The Mono Build Trick
MAY 15, 2016
“Wow. What a great trick. I would definitely buy a book filled with things like this.“ – Some dude on Reddit
I’m not gonna lie, this is one of my favorite tips to share.
There’s just something about manipulating the perceived width of a drop that gets my engineer mind all sorts of amped up. And no, I don’t care how nerdy that sounded.
What is the Mono Build Trick?
At its core, the mono build trick is simply the automation of the stereo image towards mono, so that a later element of the song (usually a drop) will appear wider and bigger.
It’s a sneaky little trick meant to deceive the listener. It is NOT meant to be obvious or upfront, but rather, something fairly hidden and subtle.
And because of the need for subtlety when executing the mono-build trick, it can be easily abused. So, after you’ve watched the video above – here are a few additional tips so you don’t fall into these amateur traps:
1. Slowly Over Time
A quick, sudden & drastic change towards mono will be very noticeable and sound harsh and abrasive. With this type of effect, it’s best to be subtle. The listener shouldn’t even be aware that it is happening. Thus, slowly automating towards mono over time will result in the most subtle, transparent effect.
Think 4 bars at a minimum, and more realistically – 8 bars.
2. Stereo Drops
The entire point of sending your track towards a mono signal is to make the song appear more stereo and wider in the drop. If your drop is mostly mono, you might loose out on a lot of the benefits of the drop. As a precaution, if your drop is very mono-heavy, simply add a stereo/reverb drenched layer to accentuate the mono-build effect.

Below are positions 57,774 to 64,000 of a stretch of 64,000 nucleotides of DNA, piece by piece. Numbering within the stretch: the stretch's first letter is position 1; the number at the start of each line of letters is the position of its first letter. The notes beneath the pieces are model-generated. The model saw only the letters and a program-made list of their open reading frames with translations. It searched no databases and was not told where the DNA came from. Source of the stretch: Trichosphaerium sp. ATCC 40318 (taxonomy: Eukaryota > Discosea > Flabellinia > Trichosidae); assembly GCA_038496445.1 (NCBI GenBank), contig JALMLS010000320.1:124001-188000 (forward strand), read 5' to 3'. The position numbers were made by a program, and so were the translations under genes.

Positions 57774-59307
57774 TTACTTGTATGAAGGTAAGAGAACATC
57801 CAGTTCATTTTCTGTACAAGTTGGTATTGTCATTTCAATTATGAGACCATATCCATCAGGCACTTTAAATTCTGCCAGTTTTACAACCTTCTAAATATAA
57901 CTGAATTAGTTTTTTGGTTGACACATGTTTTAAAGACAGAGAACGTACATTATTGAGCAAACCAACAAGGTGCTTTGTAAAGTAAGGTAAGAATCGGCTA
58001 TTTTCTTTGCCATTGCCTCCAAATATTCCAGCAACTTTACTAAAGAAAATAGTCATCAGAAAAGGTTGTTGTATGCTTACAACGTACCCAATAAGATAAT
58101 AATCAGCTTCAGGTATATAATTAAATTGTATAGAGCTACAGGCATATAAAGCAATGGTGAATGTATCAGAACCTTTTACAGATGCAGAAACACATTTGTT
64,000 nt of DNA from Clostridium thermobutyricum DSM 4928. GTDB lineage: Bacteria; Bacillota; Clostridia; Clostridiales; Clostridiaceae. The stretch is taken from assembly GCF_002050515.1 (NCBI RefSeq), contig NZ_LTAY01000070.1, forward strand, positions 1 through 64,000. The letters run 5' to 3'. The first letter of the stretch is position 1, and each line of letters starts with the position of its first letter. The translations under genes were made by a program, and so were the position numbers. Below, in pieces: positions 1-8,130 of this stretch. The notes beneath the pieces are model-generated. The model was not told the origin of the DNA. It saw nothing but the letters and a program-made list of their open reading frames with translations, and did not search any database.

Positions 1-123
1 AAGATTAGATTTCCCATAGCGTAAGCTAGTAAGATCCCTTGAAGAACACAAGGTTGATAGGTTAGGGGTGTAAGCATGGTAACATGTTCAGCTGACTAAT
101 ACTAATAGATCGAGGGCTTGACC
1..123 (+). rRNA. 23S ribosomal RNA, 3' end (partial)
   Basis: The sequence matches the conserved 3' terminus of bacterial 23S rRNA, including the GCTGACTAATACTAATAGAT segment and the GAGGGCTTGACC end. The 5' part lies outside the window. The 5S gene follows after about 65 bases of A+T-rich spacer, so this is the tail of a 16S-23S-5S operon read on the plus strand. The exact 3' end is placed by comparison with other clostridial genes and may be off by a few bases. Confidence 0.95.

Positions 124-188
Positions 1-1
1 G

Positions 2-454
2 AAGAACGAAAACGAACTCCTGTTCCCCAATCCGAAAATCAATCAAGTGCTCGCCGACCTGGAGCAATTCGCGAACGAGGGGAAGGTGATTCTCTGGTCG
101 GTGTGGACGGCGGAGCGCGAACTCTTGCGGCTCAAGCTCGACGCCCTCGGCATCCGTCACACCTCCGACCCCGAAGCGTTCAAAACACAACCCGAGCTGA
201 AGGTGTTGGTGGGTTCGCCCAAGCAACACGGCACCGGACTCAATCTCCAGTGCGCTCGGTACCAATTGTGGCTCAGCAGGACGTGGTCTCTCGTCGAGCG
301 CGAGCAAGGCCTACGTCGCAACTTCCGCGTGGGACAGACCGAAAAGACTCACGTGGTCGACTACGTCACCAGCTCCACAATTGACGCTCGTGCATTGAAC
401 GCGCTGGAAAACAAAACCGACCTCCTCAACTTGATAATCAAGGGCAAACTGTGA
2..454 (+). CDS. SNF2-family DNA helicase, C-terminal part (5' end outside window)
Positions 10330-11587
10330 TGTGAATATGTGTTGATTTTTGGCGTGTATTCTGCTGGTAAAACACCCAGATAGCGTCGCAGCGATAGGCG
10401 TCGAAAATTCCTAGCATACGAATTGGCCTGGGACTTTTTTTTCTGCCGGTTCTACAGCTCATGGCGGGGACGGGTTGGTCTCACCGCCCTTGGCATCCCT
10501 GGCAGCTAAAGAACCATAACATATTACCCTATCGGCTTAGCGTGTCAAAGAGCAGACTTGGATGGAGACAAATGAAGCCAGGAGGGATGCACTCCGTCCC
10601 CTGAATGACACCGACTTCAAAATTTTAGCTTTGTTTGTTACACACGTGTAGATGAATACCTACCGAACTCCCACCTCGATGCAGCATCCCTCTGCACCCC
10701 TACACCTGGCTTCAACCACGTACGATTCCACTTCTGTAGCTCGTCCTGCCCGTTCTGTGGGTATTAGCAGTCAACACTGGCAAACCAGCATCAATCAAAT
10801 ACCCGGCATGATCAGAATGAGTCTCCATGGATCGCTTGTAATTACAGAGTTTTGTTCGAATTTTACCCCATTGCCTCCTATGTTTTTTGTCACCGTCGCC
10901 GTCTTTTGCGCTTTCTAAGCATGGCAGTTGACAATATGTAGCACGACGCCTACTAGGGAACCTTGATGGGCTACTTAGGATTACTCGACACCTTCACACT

3. Too Much Mono
It’s easy to get overly excited about this trick and try to automate your build ups to as much as 70-100% mono. That’s crazy-talk. It makes the mix abrasive, harsh, and ugly sounding (trust me, I’ve done that plenty of times). Instead, keep things subtle here and don’t go further than 40-60% at most.
At the end of the day, executing the mono-build trick is like anything else in music production – the effect is only as good as the source material. This means we should really spend our time focusing on creating beautiful compositions, exciting build-ups, and memorable drops, and then – and only then – should we worry about an effect like this.
That said, this trick is best applied at the absolute end of a production – like in the mastering stage.